Most insect and spider bites heal without complications. In most cases the employee may apply first aid and does not need to be further evaluated.
May include localized pain, itching, and/or swelling. Signs of an allergic reaction include generalized itching of the skin, hives, chest tightness, shortness of breath, wheezing, difficulty swallowing, and in anaphylactic reactions shock and respiratory/cardiac arrest. Signs of an infected bite include drainage, an abscess, increased swelling, redness, heat and red streaks at the site, fevers, chills, and enlarged (swollen) lymph nodes.
Although uncomfortable, most bites and stings are benign and heal without complications. For bee stings remove the stinger and make a paste out of baking soda and water; apply the paste immediately to the area. For bites apply ice to the area. If the employee has no allergies or medical problems associated with taking Advil or Tylenol, he/she may take one of these over the counter agents as directed. Employees who have an allergic reaction to the bite, develop an infection at the bite area, or have systemic symptoms such as abdominal pain need to be evaluated. If the employee is bitten at work and needs treatment, he/she will be treated at Employee Health Services or if after hours, Urgent Care. If the employee is not bitten at work, he/she needs to contact his/her personal physician. Employees with severe reactions such as shortness of breath need to be seen in the Emergency Department. (If the employee is not bitten or stung at work, he/she needs to contact his/her personal health care plan regarding getting authorization to go to an Emergency Department).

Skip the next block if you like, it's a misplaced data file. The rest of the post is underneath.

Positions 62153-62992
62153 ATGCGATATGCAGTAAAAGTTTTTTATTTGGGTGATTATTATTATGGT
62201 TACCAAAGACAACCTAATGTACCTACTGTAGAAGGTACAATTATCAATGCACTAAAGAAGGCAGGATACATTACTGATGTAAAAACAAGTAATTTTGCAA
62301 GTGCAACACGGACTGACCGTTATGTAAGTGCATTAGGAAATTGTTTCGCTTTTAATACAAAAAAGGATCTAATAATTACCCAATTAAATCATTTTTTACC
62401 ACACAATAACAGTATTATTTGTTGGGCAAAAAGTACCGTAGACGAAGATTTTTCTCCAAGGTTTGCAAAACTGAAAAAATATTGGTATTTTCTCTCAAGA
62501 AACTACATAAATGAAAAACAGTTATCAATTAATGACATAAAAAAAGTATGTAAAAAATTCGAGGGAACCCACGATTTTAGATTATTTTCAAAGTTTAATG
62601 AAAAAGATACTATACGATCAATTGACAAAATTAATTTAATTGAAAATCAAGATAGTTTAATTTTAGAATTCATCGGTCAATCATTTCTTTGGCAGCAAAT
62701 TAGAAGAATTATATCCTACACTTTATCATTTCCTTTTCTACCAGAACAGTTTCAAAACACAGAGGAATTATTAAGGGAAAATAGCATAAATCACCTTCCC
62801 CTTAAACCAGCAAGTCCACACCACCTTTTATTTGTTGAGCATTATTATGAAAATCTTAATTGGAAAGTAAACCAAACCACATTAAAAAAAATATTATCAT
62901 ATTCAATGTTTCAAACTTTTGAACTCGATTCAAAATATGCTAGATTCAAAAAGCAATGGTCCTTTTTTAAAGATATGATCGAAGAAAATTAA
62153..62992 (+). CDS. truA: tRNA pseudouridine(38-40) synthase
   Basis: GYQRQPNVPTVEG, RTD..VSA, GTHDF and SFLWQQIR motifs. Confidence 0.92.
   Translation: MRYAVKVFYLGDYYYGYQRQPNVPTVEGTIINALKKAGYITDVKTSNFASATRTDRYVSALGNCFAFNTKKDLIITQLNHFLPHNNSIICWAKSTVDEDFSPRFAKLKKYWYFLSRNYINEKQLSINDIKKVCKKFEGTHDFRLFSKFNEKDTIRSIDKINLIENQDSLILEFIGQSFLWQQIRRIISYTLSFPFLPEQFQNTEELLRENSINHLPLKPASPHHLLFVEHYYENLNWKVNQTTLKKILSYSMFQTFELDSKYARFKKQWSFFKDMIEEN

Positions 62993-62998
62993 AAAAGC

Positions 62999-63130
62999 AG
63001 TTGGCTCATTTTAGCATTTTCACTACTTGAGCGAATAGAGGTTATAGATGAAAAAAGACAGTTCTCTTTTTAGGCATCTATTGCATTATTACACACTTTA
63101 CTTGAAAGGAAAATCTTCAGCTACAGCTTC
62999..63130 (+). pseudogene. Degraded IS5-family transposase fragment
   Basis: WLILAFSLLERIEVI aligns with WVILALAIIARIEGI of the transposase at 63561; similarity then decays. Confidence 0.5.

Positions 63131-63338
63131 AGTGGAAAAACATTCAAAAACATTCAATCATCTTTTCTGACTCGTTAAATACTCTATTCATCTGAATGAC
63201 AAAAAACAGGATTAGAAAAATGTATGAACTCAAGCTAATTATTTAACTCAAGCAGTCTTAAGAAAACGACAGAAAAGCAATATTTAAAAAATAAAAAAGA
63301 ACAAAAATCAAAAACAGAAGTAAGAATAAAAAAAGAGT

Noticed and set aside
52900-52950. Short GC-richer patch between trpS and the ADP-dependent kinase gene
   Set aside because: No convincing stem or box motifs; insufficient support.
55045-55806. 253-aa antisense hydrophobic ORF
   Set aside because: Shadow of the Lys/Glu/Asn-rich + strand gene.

In most cases the employee may work without restrictions. If the bite or sting did not occur at work, the employee's personal physician is responsible for determining what restrictions, if any, the employee needs. If occupational, the treater in employee health services or Urgent Care Mercy Medical Group will make this determination. Developed by Employee Health Services.